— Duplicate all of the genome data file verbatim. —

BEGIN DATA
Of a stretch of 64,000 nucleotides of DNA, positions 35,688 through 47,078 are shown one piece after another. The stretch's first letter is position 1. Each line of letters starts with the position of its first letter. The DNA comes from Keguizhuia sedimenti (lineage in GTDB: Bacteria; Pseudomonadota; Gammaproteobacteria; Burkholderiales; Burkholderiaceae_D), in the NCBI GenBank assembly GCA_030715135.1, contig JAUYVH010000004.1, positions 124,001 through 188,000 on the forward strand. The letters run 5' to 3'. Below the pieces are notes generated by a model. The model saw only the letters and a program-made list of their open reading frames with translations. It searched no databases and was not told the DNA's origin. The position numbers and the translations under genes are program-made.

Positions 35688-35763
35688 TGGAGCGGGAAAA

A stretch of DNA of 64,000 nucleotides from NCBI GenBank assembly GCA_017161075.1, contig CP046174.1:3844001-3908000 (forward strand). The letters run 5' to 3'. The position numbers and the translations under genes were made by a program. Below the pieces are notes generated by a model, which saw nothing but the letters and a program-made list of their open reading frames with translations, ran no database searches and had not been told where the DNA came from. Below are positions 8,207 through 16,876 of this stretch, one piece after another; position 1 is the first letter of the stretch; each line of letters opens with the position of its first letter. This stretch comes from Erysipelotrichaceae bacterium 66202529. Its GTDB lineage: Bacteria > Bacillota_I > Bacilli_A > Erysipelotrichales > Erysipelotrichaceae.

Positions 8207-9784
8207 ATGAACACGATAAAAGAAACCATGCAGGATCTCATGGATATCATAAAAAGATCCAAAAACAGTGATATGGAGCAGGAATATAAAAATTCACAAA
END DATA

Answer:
Of a stretch of 64,000 nucleotides of DNA, positions 35,688 through 47,078 are shown one piece after another. The stretch's first letter is position 1. Each line of letters starts with the position of its first letter. The DNA comes from Keguizhuia sedimenti (lineage in GTDB: Bacteria; Pseudomonadota; Gammaproteobacteria; Burkholderiales; Burkholderiaceae_D), in the NCBI GenBank assembly GCA_030715135.1, contig JAUYVH010000004.1, positions 124,001 through 188,000 on the forward strand. The letters run 5' to 3'. Below the pieces are notes generated by a model. The model saw only the letters and a program-made list of their open reading frames with translations. It searched no databases and was not told the DNA's origin. The position numbers and the translations under genes are program-made.

Positions 35688-35763
35688 TGGAGCGGGAAAA

A stretch of DNA of 64,000 nucleotides from NCBI GenBank assembly GCA_017161075.1, contig CP046174.1:3844001-3908000 (forward strand). The letters run 5' to 3'. The position numbers and the translations under genes were made by a program. Below the pieces are notes generated by a model, which saw nothing but the letters and a program-made list of their open reading frames with translations, ran no database searches and had not been told where the DNA came from. Below are positions 8,207 through 16,876 of this stretch, one piece after another; position 1 is the first letter of the stretch; each line of letters opens with the position of its first letter. This stretch comes from Erysipelotrichaceae bacterium 66202529. Its GTDB lineage: Bacteria > Bacillota_I > Bacilli_A > Erysipelotrichales > Erysipelotrichaceae.

Positions 8207-9784
8207 ATGAACACGATAAAAGAAACCATGCAGGATCTCATGGATATCATAAAAAGATCCAAAAACAGTGATATGGAGCAGGAATATAAAAATTCACAAA